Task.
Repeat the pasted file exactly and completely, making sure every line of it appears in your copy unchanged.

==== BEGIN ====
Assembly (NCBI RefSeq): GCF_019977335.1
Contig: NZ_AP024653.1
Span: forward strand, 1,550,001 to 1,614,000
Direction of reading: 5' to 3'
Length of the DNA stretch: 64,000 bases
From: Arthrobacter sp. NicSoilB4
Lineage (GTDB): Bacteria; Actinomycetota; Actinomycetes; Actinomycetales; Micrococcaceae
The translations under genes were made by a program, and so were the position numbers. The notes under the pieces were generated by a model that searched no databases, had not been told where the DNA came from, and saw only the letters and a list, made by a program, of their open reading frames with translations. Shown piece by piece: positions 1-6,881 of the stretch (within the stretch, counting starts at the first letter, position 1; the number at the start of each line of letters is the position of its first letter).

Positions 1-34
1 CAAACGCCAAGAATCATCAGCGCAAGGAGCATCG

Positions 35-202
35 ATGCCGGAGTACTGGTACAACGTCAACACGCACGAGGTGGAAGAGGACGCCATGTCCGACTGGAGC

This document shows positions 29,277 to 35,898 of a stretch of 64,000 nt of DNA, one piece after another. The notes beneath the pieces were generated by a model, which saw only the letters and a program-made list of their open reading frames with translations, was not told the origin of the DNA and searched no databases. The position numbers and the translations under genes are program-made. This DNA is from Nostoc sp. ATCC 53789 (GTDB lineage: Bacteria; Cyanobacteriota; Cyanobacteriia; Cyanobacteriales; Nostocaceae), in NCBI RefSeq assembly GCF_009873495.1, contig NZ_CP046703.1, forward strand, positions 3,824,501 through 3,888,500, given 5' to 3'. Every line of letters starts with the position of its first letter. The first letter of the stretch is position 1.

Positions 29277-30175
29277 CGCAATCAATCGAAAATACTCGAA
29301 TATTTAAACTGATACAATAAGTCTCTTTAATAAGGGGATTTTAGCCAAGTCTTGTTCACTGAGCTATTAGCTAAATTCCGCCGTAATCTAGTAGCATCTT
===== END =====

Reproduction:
Assembly (NCBI RefSeq): GCF_019977335.1
Contig: NZ_AP024653.1
Span: forward strand, 1,550,001 to 1,614,000
Direction of reading: 5' to 3'
Length of the DNA stretch: 64,000 bases
From: Arthrobacter sp. NicSoilB4
Lineage (GTDB): Bacteria; Actinomycetota; Actinomycetes; Actinomycetales; Micrococcaceae
The translations under genes were made by a program, and so were the position numbers. The notes under the pieces were generated by a model that searched no databases, had not been told where the DNA came from, and saw only the letters and a list, made by a program, of their open reading frames with translations. Shown piece by piece: positions 1-6,881 of the stretch (within the stretch, counting starts at the first letter, position 1; the number at the start of each line of letters is the position of its first letter).

Positions 1-34
1 CAAACGCCAAGAATCATCAGCGCAAGGAGCATCG

Positions 35-202
35 ATGCCGGAGTACTGGTACAACGTCAACACGCACGAGGTGGAAGAGGACGCCATGTCCGACTGGAGC

This document shows positions 29,277 to 35,898 of a stretch of 64,000 nt of DNA, one piece after another. The notes beneath the pieces were generated by a model, which saw only the letters and a program-made list of their open reading frames with translations, was not told the origin of the DNA and searched no databases. The position numbers and the translations under genes are program-made. This DNA is from Nostoc sp. ATCC 53789 (GTDB lineage: Bacteria; Cyanobacteriota; Cyanobacteriia; Cyanobacteriales; Nostocaceae), in NCBI RefSeq assembly GCF_009873495.1, contig NZ_CP046703.1, forward strand, positions 3,824,501 through 3,888,500, given 5' to 3'. Every line of letters starts with the position of its first letter. The first letter of the stretch is position 1.

Positions 29277-30175
29277 CGCAATCAATCGAAAATACTCGAA
29301 TATTTAAACTGATACAATAAGTCTCTTTAATAAGGGGATTTTAGCCAAGTCTTGTTCACTGAGCTATTAGCTAAATTCCGCCGTAATCTAGTAGCATCTT